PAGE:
I love my librarians. They know everything. Granted, I am not one for reading “new” stuff–it’s not hard for a true librarian to know exactly where The Chronicles of Narnia is for example–but the few times I have asked for what I considered an unknown book, they knew exactly where it should be. We are in there often. My kids are definitely learning how to love the library like their Mommy! :-D
OH BABY! You have just described almost any run in I have with the librarians at our library. In most libraries, I’ve come to find. We do have one really awesome children’s librarian. The reference librarian is a joke. Seriously, I just don’t get it.
Yes, I have often dreamed of working at the library. Not of being a librarian, though. No more school for me thankyouverymuch. Once my youngest hits 1st grade, I’d really like to work there.
Mary, I agree with you that it would be valuable to get advice when you are in the library from qualified employees. One thought I have is that the library can sometimes be like the hospital in that you do not always know to whom you are speaking. Was the person you were speaking with a libarian or the person hired at minimum wage to check books out at the computer? (Not trying to put down the others working there). I venture to guess that most libraries have only a few librarians- mostly at the supervisory level- and that the persons we are most likely interfacing with are not educated at the master’s level. I love the library- worked there for 4 years in college. You would make a fabulous librarian- I hope the grad school money fairy visits you!
Chris, you’re right. I’m sure the person I talked with was a close-to-minimum wage worker. But I’ve seen her there before, so I know she’s worked at the library for a while. She was very nice, though, and DID find the book for me. Clearly I’m torn about whether I’m validated in ranting about her! :) Anyway, I think you’re right that most of the MCPL branches only have one or two actual librarians on staff.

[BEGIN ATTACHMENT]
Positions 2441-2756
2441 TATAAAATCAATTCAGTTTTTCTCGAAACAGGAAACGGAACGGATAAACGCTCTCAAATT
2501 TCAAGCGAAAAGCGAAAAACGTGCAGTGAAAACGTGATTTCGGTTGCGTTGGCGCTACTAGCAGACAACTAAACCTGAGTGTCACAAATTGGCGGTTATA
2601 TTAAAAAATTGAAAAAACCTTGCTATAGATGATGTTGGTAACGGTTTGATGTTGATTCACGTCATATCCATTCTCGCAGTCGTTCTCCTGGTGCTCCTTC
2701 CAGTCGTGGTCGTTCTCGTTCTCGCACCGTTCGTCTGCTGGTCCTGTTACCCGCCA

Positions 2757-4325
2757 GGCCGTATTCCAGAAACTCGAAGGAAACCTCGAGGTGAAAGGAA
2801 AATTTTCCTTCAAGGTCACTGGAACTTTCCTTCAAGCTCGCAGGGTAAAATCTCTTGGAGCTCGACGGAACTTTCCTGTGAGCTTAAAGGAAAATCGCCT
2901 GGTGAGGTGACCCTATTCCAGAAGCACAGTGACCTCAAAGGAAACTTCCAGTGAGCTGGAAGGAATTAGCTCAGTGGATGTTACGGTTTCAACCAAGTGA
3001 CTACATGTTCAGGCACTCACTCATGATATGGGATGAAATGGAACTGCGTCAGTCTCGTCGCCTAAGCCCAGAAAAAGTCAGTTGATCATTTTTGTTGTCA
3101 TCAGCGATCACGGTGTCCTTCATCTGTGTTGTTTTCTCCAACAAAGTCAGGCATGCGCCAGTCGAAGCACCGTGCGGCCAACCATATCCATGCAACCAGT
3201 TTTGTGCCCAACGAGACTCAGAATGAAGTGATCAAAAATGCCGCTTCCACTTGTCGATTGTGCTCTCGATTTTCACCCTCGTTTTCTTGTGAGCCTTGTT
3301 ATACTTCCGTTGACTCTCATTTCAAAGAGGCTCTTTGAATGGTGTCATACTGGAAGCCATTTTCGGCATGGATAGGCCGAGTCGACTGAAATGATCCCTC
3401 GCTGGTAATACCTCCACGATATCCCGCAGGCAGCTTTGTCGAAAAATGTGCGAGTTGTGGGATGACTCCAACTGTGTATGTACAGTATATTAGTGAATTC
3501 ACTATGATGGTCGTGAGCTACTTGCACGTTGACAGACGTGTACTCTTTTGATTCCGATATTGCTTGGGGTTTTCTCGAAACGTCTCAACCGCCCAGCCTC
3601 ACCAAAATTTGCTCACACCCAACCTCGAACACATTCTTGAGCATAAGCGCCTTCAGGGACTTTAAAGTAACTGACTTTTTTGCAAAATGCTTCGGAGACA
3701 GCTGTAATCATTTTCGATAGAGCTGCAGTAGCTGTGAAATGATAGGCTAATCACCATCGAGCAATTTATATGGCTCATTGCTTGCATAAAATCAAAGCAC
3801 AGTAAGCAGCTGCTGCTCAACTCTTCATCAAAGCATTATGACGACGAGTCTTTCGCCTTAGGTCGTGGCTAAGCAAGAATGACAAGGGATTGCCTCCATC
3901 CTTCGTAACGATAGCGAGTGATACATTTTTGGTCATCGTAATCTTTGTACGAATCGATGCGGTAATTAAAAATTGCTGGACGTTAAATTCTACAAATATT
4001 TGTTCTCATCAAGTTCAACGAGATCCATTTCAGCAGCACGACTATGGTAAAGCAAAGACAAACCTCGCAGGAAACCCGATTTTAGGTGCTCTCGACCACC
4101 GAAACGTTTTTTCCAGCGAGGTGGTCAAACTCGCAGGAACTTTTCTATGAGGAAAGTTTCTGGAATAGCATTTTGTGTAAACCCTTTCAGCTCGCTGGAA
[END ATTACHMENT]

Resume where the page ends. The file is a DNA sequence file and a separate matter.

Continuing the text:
I love books and the thought of going to school, rather back to school, to get my degree in library science has been running through my head for the last couple of years. I’ve even looked into some programs and thought I would share some of the info I’ve run across. Now, at least in California, half of the degree programs from Associates to Masters are in computer science. You have know how to build and maintain a website. It was also recommended that you have a minor in business or like us book nerds, in a specific English genre. The only downfall is that A LOT of libraries are no longer replenishing paper books in preference for e-books. I was advised to look for positions with a public school library, they are in great need of book loving people. I wish you the best of luck if you do decide to pursue this venture.
I love this post because my oldest daughter works in the children’s section of our local library (which is a Top Ten library in the NATION!) and she could have helped you out. She knows so much about books, it’s crazy! People ask her for recommendations all the time. I’m so proud of her! :)
And also? This will make you jealous, but my BFF just started a master’s degree in . . . get this! . . . library science. She wants to be a school librarian. Isn’t that great?!
And one more thing, I think being a librarian would be just about the most fun job ever. After being an English professor, of course. ;)
Shelly, I didn’t remember/know your daughter works at WPL! That is so awesome.